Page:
It was around 7:30, I saw a young woman shows all dressed in white, she wore a fringed belt and her head was crowned with a high crown like a miter. A great white veil came from the top of the crown covering her hands crossing on her chest. The figure of the woman was beautiful, quiet, without expressing neither joy nor sadness. I have not seen him smile. She seemed to be between 25 and 28 years. - Auguste Arnaud's statement
Our Lady of Sunday,
Make my heart like a beautiful vine,
Free from the disease of material concerns,
Rid of the weeds of the sin And carrying eternal fruits. - Father Jean-Pierre Gaillard
Maria Theresa Chiramel
Made a vow of private chastity at age 10. Her mother died when Mariam was 12, and she dedicated herself to prayer, to the service of the poor and sick, and to the comfort of lonely people in her parish. With three friends, she formed a prayer group, and engaged in apostolic work on the streets, with the neediest families of the village including the Untouchables caste.
In 1903 she requested permission to build a house of prayer and retreat, but Apostolic Vicar, Mar John Menachery of Trichur, refused the request, and recommended that she test her vocation. Mariam entered several Congregations, and in 1913 her bishop granted her permission to build the home. On 14 May 1914, the Congregation of the Holy Family was founded. By Mariam's death, they had established three convents, two day schools, two boarding schools, a study home, and an orphanage. Today the Congregation operates in Kerala, in northern India, Germany, Italy, and Ghana with over 170 houses.
26 April 1876 at Trichur, Kerala, India
8 June 1926 in Kuzhikattussery, Thissur, Kerala, India of natural causes
13 October 2019 by Pope Francis at Saint Peter's Basilica, Rome, Italy
• Giacomo Berthieu
• Jacob Berthieu
• Martyr of Madagascar
• Martyr of the Red Island
One of seven children in a pious farm family. Ordained on 21 May 1864. Parish priest in Roannes-Saint Mary, France. Feeling a call to religious life, he joined the Jesuits on 31 October 1873. Missionary to Madagascar in 1875. Superior of the mission in Ambositra in 1885, he expanded the stations and brought many converts to the faith. Forced to move several times due to political reasons as his connection to France brought him into conflict with assorted local officials. Martyr.
28 November 1838 in Monlogis, Polminhac, Cantal, France
• shot on 8 June 1896 in Ambiatibe, Antananarivo, Madagascar by Menalamba rebels for his work in replacing ancestor worship with Christianity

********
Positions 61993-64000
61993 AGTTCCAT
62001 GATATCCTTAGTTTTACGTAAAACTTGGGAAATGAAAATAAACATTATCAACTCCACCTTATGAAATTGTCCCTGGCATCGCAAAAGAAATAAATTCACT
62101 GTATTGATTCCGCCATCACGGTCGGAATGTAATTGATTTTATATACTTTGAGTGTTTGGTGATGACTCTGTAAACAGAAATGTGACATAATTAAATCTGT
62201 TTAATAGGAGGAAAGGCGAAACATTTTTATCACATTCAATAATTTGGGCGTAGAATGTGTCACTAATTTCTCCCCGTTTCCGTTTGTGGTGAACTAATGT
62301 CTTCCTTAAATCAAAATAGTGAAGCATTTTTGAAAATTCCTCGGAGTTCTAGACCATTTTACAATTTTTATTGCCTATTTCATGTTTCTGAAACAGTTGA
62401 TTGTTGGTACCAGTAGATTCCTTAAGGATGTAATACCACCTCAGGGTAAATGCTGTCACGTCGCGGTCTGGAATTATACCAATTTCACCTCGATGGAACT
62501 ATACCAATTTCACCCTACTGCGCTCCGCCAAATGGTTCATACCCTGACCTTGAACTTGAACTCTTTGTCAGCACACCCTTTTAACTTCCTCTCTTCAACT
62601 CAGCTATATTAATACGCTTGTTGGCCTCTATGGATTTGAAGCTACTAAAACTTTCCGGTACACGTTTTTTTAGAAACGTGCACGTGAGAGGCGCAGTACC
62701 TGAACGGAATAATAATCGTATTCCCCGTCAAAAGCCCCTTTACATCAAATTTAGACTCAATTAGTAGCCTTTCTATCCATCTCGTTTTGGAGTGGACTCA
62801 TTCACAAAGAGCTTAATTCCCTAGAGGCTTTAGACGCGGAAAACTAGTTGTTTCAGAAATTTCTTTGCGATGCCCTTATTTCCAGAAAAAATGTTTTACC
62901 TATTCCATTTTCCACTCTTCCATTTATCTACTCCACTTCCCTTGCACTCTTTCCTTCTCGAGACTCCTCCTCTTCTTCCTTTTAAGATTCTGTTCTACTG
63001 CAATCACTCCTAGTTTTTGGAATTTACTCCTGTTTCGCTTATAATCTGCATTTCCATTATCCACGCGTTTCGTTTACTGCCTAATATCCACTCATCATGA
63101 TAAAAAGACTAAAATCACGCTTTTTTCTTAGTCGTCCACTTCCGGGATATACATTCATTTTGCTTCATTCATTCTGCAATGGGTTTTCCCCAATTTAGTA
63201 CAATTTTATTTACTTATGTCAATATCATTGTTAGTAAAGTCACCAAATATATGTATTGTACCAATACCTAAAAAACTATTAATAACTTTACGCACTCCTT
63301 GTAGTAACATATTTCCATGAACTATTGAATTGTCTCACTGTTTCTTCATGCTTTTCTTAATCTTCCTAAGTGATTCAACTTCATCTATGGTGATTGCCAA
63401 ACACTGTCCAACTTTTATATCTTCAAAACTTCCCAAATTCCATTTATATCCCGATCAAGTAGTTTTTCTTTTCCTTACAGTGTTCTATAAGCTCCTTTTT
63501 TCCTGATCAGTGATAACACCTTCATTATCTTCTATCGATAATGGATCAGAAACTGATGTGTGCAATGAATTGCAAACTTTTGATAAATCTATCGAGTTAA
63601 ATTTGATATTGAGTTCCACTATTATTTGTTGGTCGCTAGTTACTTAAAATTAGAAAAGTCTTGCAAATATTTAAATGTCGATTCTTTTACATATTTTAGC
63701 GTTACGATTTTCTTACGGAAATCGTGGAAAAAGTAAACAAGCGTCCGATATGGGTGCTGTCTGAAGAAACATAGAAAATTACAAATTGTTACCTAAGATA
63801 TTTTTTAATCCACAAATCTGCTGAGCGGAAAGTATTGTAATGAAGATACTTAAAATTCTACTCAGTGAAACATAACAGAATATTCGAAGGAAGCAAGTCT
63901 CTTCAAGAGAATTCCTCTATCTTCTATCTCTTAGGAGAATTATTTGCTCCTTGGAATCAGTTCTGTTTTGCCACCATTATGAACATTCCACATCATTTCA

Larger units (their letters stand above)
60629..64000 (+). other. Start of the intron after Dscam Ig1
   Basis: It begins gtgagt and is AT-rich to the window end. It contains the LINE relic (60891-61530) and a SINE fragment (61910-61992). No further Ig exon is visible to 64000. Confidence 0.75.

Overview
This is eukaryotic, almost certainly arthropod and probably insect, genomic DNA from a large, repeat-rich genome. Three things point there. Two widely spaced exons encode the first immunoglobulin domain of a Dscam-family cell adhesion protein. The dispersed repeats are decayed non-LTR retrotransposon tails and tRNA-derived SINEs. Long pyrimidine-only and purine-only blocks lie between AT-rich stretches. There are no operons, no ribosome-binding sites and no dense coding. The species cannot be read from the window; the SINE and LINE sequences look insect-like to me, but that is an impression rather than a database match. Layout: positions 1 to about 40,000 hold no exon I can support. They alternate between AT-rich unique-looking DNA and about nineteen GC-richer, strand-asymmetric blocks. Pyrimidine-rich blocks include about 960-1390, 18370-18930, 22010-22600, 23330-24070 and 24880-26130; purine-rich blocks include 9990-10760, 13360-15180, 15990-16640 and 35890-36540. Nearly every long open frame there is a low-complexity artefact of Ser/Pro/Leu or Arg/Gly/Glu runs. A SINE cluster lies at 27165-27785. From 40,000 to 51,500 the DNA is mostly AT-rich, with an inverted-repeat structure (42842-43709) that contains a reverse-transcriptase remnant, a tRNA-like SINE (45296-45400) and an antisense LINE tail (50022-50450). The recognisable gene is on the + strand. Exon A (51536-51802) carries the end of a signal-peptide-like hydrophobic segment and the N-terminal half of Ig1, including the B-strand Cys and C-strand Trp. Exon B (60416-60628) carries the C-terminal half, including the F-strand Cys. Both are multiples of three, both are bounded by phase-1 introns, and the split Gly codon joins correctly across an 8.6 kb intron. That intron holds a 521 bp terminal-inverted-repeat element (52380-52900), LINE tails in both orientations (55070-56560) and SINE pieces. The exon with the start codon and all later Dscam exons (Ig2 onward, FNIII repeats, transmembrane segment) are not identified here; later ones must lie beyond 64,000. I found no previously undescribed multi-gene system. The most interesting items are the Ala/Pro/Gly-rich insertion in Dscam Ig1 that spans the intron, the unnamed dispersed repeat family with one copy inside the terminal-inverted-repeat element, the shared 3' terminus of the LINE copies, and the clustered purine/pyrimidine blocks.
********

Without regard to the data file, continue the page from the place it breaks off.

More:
• body dumped in the Mananara River
21 October 2012 by Pope Benedict XVI
Printer. Salesian lay brother in 1940. Led a group of young Catholic workers. Arrested in 1952 by the Hungarian Communist authorities in a crackdown during which all religous groups were outlawed; he received a show trial in October and was sentenced to death for bring actively Christian. Martyr.
26 October 1914 in Szolnok, Hungary
hanged on 8 June 1953 at Budapest, Hungary
19 October 2013 by Pope Francis
4 May (as one of the Carthusian Martyrs)
Carthusian deacon and choir monk at the Charterhouse in London, England. Imprisoned on 29 May 1537 and martyred with brother Carthusians for opposing King Henry VIII's claim of supremacy in spiritual matters.
chained to a wall until he starved to death on 8 June 1537 in Newgate Prison, London, England
20 December 1886 by Pope Leo XIII
Mercedarian secular knight. Elected Master-General of the Mercedarians in 1271. Wrote the first Constitutions of the Order. Founded at least 15 new Mercedarian convents in Spain and France. Led the Order for nearly 30 years until his brother Mercedarians began calling for a clerical Master-General instead of a layman.
8 June 1301 at the convent of El Puig, Spain of natural causes
Brother of Saint Severinus of Septempeda. The two brothers distributed their wealth to the poor in their area, then retired to live as hermits on Montenero. Ordered by Pope Vigilius to become Bishop of Camerino, Italy.
543 of natural causes
Chlodulf, Clodould, Clodulphe, Clodulphus, Clou, Cloud
Son of Saint Arnulf of Metz. Courtier. Bishop of Metz, France in 656 where he served for 40 years.
• 696 of natural causes
• interred in the cathedral in Metz, France
• relics taken to Lay Abbey near Nancy, France in the 10th century
Married; mother; grandmother of Saint Melania the Younger. Widowed at age 21. Travelled through Palestine for several years, and founded a monastery on the Mount of Olives.
c.410 of natural causes
Bishop of Rouen, France from 488 to 525. Attended the First Council of Orléans in 511.
c.525 of natural causes
Bishop of Sens, France. Witnessed the baptism of Clovis on 25 December 496. Built the abbey of Saint John the Evangelist at Sens.
• c.515 of natural causes
• buried at the abbey of Saint John the Evangelist at Sens, France
Syria of Troyes
Sister of Saint Fiacre. When her brother fled Ireland to find solitude, she followed and lived as an anchoress in Troyes, France.
7th-century Troyes, France of natural causes
Married. Wealthy widow. She spent her fortune building the convent of Moyen-Moutier, Francewhere she became a nun and then abbess.
690 of natural causes
First bishop of Aix, Provence (in modern France).
archdiocese of Aix, France
Premonstratensian monk. First prior of the convent in Ursber, Bavaria, Germany, the Order‘s first house in southern Germany.
c.1100 in Germany
8 June 1153
Mercedarian nun at the monastery of the Assumption in Seville, Spain. Had a great devotion to prayer for souls in Purgatory.
Mercedarian monk. Commander of the San Lazzaro convent in Zaragoza, Spain. Ransomed many Christians enslaved by Muslims in Granada, Spain and Algiers in north Africa.
Servant to Blessed Godfrey of Cappenberg. Premonstratensian monk. Lector. Known for his charity.
early 12th century
Benedictine monk. Abbot of the abbey of Frassinoro near Modena, Italy.
Benedictine monk at Saint Margaret's monastery at Todi, Italy. Noted for his charity.
Spiritual student of Saint Patrick. Bishop of Cassel-Irra, Ireland.
Writer whose works include biographies of Saint Brigid of Ireland and Saint Patrick.
Third century martyr.
beheaded, exact date and time unknown
Sixth century bishop of Fano, Italy.
Hermit in Sardinia.
• Armando of Zierikzee
• Ilga of Schwarzenberg
• Nicola da Gesturi